The current coronavirus pandemic has the potential to hasten the move toward digital payment options like central bank-issued digital currencies, according to the Bank of International Settlements. In a recent bulletin, the bank noted that there’s increasing public concern about physical cash’s potential for transmitting the virus, despite central banks’ active efforts to dispel those worries.
BIS reported an increase in media questions about the safety of physical cash and observed that internet queries for search words like “virus” and “cash” have surged in the last several months. Moreover, that increase in searches has come in areas where cash is often used for small, daily purchases, like Australia, France, Canada, the UK, and the United States.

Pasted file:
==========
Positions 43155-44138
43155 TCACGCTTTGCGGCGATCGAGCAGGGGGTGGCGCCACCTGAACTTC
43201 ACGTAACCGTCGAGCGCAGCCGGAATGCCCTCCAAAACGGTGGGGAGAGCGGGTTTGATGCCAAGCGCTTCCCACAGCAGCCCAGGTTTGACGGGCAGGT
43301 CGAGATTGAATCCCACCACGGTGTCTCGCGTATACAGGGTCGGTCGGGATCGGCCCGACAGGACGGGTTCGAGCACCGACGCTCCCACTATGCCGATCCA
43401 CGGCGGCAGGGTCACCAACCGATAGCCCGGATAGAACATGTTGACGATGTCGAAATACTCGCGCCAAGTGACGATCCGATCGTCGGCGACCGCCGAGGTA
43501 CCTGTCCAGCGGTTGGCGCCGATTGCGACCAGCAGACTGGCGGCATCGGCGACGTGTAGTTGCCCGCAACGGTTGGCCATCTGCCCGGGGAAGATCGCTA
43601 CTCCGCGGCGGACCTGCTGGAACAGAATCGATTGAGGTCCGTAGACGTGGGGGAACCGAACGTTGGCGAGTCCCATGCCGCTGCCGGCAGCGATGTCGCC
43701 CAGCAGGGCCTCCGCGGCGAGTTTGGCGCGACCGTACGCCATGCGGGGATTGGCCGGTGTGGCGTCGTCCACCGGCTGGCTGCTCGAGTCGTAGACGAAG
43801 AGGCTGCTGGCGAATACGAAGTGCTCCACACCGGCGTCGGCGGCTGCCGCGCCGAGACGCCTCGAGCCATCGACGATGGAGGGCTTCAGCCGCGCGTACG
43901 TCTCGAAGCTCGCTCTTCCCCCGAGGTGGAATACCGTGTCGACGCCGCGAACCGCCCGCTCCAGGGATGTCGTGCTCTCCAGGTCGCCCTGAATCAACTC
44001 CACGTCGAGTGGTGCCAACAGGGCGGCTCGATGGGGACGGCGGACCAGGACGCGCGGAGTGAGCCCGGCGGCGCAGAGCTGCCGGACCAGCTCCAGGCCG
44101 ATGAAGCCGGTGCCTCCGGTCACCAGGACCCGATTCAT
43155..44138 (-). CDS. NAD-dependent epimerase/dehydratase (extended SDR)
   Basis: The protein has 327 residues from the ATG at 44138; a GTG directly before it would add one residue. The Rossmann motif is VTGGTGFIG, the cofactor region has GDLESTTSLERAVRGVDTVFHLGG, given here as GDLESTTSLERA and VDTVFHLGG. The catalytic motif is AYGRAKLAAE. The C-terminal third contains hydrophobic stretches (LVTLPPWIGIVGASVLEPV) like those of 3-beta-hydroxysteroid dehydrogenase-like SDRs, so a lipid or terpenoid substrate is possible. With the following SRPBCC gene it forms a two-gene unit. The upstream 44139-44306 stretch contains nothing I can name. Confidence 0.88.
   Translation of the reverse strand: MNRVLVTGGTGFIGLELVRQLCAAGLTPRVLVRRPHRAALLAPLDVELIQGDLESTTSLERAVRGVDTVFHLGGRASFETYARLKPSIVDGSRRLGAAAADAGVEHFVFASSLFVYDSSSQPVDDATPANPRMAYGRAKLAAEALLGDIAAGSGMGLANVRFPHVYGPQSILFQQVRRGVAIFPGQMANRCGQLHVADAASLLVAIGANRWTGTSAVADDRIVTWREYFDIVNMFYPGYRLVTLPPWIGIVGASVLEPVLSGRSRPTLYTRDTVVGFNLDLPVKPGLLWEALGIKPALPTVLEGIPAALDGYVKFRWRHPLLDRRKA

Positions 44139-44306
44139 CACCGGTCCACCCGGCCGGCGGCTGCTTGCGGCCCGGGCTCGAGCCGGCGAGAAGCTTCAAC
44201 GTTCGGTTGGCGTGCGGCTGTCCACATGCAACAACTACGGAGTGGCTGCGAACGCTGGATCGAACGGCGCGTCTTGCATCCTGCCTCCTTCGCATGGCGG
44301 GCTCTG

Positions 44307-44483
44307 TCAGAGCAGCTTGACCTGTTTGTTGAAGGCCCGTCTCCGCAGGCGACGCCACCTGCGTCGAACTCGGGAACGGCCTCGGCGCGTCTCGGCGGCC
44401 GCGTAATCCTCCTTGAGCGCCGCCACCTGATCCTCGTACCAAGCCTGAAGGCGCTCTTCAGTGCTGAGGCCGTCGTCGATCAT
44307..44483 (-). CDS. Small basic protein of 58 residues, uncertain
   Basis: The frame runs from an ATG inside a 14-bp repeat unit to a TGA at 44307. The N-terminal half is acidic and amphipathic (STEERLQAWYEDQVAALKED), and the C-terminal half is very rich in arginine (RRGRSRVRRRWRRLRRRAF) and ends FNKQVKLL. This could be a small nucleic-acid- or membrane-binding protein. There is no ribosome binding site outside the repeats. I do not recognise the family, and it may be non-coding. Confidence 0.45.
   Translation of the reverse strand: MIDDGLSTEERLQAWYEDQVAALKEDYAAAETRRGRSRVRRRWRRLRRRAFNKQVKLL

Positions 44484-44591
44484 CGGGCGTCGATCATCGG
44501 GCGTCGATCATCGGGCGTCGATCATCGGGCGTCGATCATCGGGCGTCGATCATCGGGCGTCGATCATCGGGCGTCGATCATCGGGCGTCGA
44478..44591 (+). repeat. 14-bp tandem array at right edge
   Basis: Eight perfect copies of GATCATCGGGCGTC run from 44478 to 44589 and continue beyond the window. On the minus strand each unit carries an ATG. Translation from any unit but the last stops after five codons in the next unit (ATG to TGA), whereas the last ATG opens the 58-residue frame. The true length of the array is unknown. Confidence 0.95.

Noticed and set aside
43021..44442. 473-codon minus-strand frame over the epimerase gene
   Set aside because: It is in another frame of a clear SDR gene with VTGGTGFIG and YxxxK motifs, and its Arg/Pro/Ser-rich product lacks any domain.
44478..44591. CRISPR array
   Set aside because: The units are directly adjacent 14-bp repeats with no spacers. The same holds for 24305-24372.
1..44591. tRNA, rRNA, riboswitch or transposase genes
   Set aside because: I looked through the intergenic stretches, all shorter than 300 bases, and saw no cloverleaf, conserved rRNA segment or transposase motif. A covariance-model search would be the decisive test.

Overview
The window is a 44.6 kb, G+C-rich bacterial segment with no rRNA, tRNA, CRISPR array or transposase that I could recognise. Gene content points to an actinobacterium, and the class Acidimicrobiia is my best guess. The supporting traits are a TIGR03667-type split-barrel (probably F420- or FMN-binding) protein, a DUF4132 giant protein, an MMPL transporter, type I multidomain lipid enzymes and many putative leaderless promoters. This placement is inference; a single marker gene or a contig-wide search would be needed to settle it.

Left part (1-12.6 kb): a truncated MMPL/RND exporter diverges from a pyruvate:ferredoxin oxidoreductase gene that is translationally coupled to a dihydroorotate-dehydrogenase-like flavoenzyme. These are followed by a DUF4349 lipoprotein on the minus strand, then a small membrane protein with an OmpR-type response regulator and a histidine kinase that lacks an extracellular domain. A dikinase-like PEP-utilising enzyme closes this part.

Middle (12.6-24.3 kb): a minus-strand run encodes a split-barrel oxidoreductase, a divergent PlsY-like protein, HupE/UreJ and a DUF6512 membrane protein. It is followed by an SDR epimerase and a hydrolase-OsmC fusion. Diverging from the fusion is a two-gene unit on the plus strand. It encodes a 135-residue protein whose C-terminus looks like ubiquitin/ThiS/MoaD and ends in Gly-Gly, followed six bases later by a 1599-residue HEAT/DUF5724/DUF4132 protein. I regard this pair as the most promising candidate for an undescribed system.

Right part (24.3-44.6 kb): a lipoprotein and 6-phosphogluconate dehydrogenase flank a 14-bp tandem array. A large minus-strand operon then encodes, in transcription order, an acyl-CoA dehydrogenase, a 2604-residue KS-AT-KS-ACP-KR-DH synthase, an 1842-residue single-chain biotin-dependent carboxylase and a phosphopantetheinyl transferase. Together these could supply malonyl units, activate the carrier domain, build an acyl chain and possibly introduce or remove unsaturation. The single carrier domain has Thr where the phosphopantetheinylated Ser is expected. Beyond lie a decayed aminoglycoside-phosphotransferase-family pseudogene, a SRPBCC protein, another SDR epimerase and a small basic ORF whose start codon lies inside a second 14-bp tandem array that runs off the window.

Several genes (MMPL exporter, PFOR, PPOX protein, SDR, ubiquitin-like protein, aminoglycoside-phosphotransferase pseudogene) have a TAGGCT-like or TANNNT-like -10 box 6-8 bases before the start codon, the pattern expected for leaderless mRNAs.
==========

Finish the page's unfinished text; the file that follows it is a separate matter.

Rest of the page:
The bank acknowledged research that shows some viruses can survive on banknotes for days at a time but noted that scientists agree that the risk of banknote transmission is low. More importantly, there are apparently no confirmed instances of such transmission for this coronavirus.
Still, the BIS believes that these fears are likely to motivate consumers to choose other forms of payment. Because debit cards and other physical instruments also involve physical contact, the bank suggested that there may be growing calls for central banks to issue their own digital currencies.